Summary of Olympic Icon Flo Jo Raced to the Top and Took Us with Her

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Olympic Icon Flo Jo Raced to the Top and Took Us with Her summary

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Olympic gold medalist Florence Griffith Joyner shattered track records in the 1980s but faced scathing scrutiny for her flamboyant style and had to overcome racist barriers to achieve financial success. Penn State professor and historian Amira Rose Davis shows how track legend “Flo Jo” parlayed her controversial persona into an enduring brand while paving the way to mainstream acceptance for black women athletes as they build their own brands and express themselves without apology on and off the field.

About the Author

Amira Rose Davis teaches History and African American Studies at Penn State University and co-hosts the podcast Burn It All Down, focused on the intersection of feminism and sports.


Florence Griffith Joyner, “Flo Jo,” set Olympic records in track and won three gold medals in 1988.

As a track star, Flo Jo ran in one-legged track suits she designed herself, and sported long, brightly painted fingernails. She died in 1998, but her style, passion and courage continues to influence culture and fashion.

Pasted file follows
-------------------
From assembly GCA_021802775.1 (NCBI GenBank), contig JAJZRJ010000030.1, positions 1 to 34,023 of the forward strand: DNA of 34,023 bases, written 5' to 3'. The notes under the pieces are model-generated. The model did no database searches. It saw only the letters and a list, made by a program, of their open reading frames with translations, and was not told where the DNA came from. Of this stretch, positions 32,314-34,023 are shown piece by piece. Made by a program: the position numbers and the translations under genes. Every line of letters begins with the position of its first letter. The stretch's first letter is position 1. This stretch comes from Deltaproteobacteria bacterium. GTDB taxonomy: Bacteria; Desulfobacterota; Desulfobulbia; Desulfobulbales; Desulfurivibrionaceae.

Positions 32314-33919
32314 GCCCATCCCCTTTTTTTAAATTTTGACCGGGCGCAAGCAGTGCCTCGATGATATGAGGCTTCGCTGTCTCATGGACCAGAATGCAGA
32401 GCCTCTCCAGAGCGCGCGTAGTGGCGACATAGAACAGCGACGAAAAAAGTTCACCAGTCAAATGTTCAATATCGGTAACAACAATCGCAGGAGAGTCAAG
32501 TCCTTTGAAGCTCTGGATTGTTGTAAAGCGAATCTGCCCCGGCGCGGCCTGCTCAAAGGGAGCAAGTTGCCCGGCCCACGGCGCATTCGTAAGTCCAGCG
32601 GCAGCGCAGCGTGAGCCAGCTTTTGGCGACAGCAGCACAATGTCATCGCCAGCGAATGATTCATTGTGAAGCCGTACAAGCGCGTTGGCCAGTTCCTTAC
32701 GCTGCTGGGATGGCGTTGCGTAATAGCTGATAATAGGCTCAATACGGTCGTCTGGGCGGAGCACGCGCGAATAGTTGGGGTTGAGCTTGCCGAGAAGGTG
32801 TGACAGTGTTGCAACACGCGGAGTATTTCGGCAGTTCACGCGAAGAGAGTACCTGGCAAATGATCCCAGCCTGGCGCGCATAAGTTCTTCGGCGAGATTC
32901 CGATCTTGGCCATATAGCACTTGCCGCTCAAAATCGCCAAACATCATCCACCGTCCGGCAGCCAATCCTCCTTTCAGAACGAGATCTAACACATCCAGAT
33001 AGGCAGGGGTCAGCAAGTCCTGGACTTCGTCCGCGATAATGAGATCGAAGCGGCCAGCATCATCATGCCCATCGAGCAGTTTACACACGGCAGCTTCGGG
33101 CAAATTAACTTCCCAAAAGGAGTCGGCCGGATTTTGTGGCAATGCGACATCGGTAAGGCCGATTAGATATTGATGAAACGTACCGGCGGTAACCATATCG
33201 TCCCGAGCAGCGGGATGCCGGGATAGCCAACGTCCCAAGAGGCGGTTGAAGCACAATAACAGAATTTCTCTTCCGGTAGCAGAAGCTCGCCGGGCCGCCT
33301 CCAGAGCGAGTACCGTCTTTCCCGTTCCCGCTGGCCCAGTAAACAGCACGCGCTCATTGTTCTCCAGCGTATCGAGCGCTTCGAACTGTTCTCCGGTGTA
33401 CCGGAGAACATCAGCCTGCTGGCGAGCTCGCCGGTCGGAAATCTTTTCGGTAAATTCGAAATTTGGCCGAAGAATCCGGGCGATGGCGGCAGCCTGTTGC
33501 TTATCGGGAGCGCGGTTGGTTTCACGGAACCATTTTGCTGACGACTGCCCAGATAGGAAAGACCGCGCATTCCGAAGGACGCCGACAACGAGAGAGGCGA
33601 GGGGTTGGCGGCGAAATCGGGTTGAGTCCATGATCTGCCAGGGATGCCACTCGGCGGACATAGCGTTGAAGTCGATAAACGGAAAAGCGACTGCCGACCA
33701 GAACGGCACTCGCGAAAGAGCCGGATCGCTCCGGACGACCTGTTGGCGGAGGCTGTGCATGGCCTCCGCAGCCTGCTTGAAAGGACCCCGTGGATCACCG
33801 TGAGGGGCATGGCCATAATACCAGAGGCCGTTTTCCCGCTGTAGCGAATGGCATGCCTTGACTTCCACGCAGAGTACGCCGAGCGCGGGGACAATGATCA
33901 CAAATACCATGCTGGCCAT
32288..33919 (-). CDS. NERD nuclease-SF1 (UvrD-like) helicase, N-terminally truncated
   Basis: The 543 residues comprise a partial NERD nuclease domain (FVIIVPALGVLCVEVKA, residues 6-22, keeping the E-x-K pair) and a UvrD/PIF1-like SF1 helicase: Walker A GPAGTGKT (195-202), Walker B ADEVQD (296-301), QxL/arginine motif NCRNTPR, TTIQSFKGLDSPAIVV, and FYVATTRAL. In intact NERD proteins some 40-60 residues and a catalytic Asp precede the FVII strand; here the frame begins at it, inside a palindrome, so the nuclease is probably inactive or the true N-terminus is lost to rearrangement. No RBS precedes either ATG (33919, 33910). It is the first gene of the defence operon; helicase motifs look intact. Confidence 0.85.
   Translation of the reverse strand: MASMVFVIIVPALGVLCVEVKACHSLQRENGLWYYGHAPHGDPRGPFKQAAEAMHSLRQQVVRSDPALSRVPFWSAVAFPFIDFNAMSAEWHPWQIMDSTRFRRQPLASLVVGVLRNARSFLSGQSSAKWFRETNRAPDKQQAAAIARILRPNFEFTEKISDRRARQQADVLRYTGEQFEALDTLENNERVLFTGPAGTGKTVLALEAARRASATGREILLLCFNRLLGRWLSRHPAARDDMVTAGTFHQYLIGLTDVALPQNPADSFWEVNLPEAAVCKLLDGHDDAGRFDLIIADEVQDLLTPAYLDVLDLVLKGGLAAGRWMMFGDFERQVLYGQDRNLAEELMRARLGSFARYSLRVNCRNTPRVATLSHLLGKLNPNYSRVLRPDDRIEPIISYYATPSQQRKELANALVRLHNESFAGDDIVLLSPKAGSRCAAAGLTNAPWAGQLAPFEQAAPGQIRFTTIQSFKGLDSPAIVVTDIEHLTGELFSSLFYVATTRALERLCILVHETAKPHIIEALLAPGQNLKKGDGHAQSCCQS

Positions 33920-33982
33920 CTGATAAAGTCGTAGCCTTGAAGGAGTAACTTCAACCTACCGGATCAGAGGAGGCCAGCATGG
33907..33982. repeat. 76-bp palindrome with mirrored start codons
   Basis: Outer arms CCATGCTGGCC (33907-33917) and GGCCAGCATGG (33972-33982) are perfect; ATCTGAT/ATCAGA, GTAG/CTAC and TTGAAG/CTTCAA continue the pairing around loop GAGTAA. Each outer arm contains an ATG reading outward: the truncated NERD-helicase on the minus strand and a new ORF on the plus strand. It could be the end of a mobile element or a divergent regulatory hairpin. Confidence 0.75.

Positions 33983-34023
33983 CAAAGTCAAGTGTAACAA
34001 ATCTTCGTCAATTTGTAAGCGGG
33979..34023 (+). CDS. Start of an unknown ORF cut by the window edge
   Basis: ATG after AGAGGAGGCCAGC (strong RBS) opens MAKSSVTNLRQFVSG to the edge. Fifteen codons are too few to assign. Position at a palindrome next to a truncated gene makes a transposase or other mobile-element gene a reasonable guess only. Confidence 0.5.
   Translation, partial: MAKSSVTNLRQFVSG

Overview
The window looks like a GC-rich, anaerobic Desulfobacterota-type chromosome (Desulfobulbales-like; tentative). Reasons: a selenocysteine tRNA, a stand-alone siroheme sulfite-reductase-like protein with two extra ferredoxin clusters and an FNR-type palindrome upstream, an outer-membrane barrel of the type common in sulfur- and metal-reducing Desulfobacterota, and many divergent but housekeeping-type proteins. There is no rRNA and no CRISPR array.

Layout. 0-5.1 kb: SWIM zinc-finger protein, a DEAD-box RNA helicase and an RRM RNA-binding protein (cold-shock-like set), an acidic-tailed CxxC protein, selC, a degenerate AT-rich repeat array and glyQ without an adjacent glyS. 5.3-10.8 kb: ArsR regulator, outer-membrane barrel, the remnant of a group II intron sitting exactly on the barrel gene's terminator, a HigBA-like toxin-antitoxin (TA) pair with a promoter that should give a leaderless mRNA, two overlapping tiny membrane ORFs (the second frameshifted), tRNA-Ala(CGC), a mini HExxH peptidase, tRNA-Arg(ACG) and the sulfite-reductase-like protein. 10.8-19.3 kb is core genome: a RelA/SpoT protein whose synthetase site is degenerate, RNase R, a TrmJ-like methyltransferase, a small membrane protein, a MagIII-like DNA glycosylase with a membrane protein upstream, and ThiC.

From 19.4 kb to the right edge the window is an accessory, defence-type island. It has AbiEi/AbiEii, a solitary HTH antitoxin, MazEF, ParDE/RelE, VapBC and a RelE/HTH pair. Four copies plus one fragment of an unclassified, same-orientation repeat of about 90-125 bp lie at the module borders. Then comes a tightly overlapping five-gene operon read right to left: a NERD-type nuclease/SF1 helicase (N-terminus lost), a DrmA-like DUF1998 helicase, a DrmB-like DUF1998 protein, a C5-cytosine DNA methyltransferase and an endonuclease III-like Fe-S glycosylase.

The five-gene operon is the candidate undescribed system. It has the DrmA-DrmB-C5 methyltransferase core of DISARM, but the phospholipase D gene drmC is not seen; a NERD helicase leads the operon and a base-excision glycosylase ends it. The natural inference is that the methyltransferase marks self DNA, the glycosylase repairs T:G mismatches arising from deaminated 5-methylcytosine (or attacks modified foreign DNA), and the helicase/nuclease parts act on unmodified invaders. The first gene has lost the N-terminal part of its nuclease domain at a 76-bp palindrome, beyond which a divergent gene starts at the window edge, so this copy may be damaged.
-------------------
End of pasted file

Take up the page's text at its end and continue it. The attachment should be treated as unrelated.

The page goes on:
Florence Griffith was born in Los Angeles, the seventh of 11 children. She learned to be fast to get what she wanted, since competition for resources was always fierce. Her mother moved the family to the LA neighborhood of Watts after separating from Florence’s father. Watts was a crucible for racial tensions between over-aggressive police and communities of grinding poverty.

After the 1965 Watts riots, Griffith took up track at the Sugar Ray Robinson Youth Foundation and immediately won races. She continued with track in college, eventually representing UCLA on a powerhouse team that included Jackie Joyner-Kersee, coached by Bob Kersee. While at UCLA, Florence met Joyner-Kersee’s brother, Al Joyner...

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